Spam Solution?

June 30, 2002

An issue unique to information is that once it’s out, realistically you can’t put the genie back into the bottle. Someone who has your e-mail address (or other personal details) might perhaps be made to delete it or never use it again; but you may not know who they are, and anyway you can’t erase your details from their brain, nor can you possibly track down and gag everyone who could have been passed your details, or stop them from disclosing your personal information to others.

So if your e-mail address is let loose – perhaps in breach of privacy or data protection requirements, or perhaps just because you had to disclose it in order to obtain goods, services or information – then have you lost your privacy for good? Will you then always be exposed to an increasing, never-ending avalanche of junk mail?

Nobody likes junk e-mails, aka spam – except spammers. Spam e-mails slow down the Internet, take up precious space on servers and our personal computers, waste our time in having to read them (those disguised as legitimate e-mails) or to delete them. Many are downright fraudulent, pornographic or otherwise offensive. I don’t use my previous free Webmail account anymore because the spam flood has grown exponentially, overwhelming genuine e-mail and taking my account over capacity every three or four days. I opened a test account with a long unguessable name once, excluded it from directory listings, deliberately didn’t give anyone the address – yet still, within a few days, the spam started.

Quite apart from leaky Webmail services, spammers could get your e-mail from all sorts of sources – a single query innocently made to a business by e-mail or Webform, Usenet posts, mailing lists you’ve signed up to, etc.

How do we deal with spam? Some people use filtering rules in their e-mail programs, but they take time to set up, don’t always work, and you risk deleting legitimate e-mails. Some check and delete mail from their ISP servers before downloading mail to their own computers. Other possible answers have been touted. But many people don’t have the expertise, time or patience to do anything about it, and just live with having to download and delete spam. Changing ISPs or e-mail address would be drastic, and you may stop receiving genuine e-mail unless you spend ages ensuring you’ve given your new address to absolutely everyone you want to have it (and you may still forget someone).

A Solution?

I’ve recently discovered an easy, painless solution: disposable e-mail addresses (DEAs). I’ve been using Mailshell’s free trial Web-based e-mail service for about 6 months now, having fortuitously come across it while surfing for something else, and I love it. Mailshell (at offers a paid-for ‘Premium’ service with many more features, at US $34.95 a year.

What’s a DEA? It’s a single purpose address which is discardable without affecting your other e-mail if, for example, you start getting spammed on that address. The classic use of a DEA is on a Webform. Say you’re visiting a big corporation’s site and they want your e-mail address before they’ll send you any info or even let you into their substantive site. Or you want to ask them something but have never dealt with them before. Either way, you’re not sure what they’ll do with your address: bombard you with sales pitches, sell it to direct marketing or other third party companies who may in turn bombard you with spam? Maybe they say they won’t do that, but you don’t want to put that to the test?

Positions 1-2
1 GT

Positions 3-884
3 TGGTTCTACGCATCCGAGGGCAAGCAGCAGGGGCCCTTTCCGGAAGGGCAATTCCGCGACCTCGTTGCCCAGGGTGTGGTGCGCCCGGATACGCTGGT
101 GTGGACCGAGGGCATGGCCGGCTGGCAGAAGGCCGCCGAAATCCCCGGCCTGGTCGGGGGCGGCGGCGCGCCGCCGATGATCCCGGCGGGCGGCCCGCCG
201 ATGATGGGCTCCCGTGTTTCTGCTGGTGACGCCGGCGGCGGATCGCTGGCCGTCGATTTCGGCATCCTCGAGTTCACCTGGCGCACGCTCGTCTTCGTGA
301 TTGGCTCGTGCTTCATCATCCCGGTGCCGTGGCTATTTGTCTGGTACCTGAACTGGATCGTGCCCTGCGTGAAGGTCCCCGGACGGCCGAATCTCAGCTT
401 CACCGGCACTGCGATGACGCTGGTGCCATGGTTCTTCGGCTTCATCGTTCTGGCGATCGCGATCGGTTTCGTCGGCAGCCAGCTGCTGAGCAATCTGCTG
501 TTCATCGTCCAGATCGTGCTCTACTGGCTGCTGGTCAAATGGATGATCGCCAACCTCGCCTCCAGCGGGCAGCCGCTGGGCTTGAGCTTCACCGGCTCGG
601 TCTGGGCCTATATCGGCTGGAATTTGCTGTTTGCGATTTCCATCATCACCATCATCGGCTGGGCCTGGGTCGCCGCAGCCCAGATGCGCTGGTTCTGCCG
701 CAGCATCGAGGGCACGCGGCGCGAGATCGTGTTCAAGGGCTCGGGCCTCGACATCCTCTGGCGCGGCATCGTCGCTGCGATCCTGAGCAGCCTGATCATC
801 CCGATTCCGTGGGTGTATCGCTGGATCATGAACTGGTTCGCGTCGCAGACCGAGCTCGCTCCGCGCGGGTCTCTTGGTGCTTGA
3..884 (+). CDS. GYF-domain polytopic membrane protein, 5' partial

The answer: use a DEA. Then, if you start getting spammed on that DEA, just delete the DEA in Mailshell, and all
e-mail thereafter sent to that address will automatically be junked (though you can later restore that address if you want). Mailshell allows any number of DEAs.

Here’s an example. Say my free Mailshell e-mail domain, which I choose on joining, is My DEAs would take the form ‘’. When I e-mail or fill in my address on their Webform, I could use ‘’. Or with I’d give my address as ‘’. Mailshell suggest that format so that you can easily tell it’s BiggusCorpus who is responsible if you get spam sent to that address. That’s fine for forms or e-mail, but may confuse BiggusCorpus job’s worthers who take your e-mail address over the phone, so sometimes I tell them my
e-mail address is ‘’ etc.

Obviously you can make up any address you like. DEAs have lots of uses, eg when joining a mailing list or making a Usenet post, you can use a DEA specific to that list or group (or even specific to one particular post). For trusted friends and relatives, use a DEA you don’t give out to anyone else and ask them to keep it confidential.

Aha, you think – a flaw. What’s to stop evil spammers who realise you have a DEA from spamming any old made-up addresses at your Mailshell domain? Well, all DEAs not created from within Mailshell are subject to approval; mail sent to unapproved addresses is directed as you choose, eg to Junk or Pending folders (or even your Inbox if you prefer). Also, with the Premium service you can use your own (non-Mailshell) domain name for e-mail, which won’t reveal that you have DEAs. And of course, spammers could equally make up e-mail addresses at known domain names as well as Mailshell DEAs.